Lobster bisque—simply delicious
Lobster always brings a little elegance to the holidays, but if you’re having a large gathering, a full-on lobster supper can be expensive. Get creative and you can turn half a dozen lobsters into show-stopping appetizers and sides your guests will love. Preparing lobster for these dishes might take a bit of planning, but the results will be worth it.
Some people believe female lobsters have a sweeter taste. While I don’t really believe that, I do prefer them for the roe, especially when I’m making a bisque. You can find the females by turning the lobster on its back and feeling the swimmerets (they’re about a centimetre long). Swimmerets on female lobsters are soft and feathery, where they are a bit harder on males. You can also tell the sex by looking at the tail. The male’s tail is narrow, and the female’s is wider; it’s where she carries her eggs.
Once you’ve got your lobsters home, you should either refrigerate them or begin cooking them immediately. To cook, bring a large pot of water (enough to cover your six lobsters) to a boil, and add about a cup of salt for every four litres of water.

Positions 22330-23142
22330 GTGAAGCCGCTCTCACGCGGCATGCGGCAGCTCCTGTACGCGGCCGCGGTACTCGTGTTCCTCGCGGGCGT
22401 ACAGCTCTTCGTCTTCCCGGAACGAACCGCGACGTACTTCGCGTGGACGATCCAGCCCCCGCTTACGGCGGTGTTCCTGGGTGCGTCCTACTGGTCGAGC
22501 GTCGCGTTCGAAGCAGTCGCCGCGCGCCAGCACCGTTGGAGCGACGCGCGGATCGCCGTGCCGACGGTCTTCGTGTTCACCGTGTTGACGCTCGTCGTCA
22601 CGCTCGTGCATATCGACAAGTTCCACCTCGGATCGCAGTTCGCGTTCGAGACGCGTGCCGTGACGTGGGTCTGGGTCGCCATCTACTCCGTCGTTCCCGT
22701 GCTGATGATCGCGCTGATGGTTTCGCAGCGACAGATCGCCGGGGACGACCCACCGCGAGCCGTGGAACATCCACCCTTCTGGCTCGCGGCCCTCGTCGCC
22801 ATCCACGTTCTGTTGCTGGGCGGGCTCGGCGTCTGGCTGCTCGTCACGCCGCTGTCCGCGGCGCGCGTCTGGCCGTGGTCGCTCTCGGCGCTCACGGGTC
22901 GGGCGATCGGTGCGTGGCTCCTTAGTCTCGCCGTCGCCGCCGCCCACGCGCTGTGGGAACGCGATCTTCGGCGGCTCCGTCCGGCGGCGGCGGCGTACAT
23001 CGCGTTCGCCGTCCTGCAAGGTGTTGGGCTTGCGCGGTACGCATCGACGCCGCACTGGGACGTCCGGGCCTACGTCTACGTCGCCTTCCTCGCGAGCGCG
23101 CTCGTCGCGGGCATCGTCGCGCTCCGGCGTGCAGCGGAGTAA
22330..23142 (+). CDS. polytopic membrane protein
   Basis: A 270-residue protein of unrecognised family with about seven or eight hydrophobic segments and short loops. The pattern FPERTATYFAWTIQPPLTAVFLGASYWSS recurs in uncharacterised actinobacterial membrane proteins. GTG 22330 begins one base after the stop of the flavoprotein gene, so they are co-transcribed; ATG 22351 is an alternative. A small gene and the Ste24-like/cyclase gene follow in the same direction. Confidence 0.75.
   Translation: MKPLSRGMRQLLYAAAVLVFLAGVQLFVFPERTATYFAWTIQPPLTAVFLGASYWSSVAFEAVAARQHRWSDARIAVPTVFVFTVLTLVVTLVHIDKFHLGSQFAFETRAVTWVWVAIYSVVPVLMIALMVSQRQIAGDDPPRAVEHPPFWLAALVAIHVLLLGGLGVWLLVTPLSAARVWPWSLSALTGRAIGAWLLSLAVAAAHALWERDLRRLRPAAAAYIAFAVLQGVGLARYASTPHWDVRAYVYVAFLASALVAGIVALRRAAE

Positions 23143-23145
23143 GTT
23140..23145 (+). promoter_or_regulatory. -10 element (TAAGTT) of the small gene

Once the water is boiling rapidly, remove the bands from your lobsters’ claws to keep the rubber taste from permeating the shell while they cook, and plunge them head-first into the pot. Cook them for 10 to 12 minutes for the first pound, and four minutes after that for each additional pound. Once they’re done, place them in an ice bath to stop the cooking process.
After cooling, you can start shelling them and preparing the meat for your dishes (or refrigerate until you’re ready). And don’t forget: it’s not advisable to eat anything in the head of the lobster since the brain can be toxic.
Before using the meat, I like to set aside the claws for garnish—which will look especially nice for the potato recipe (on page GT9). The rest of the meat can be roughly chopped.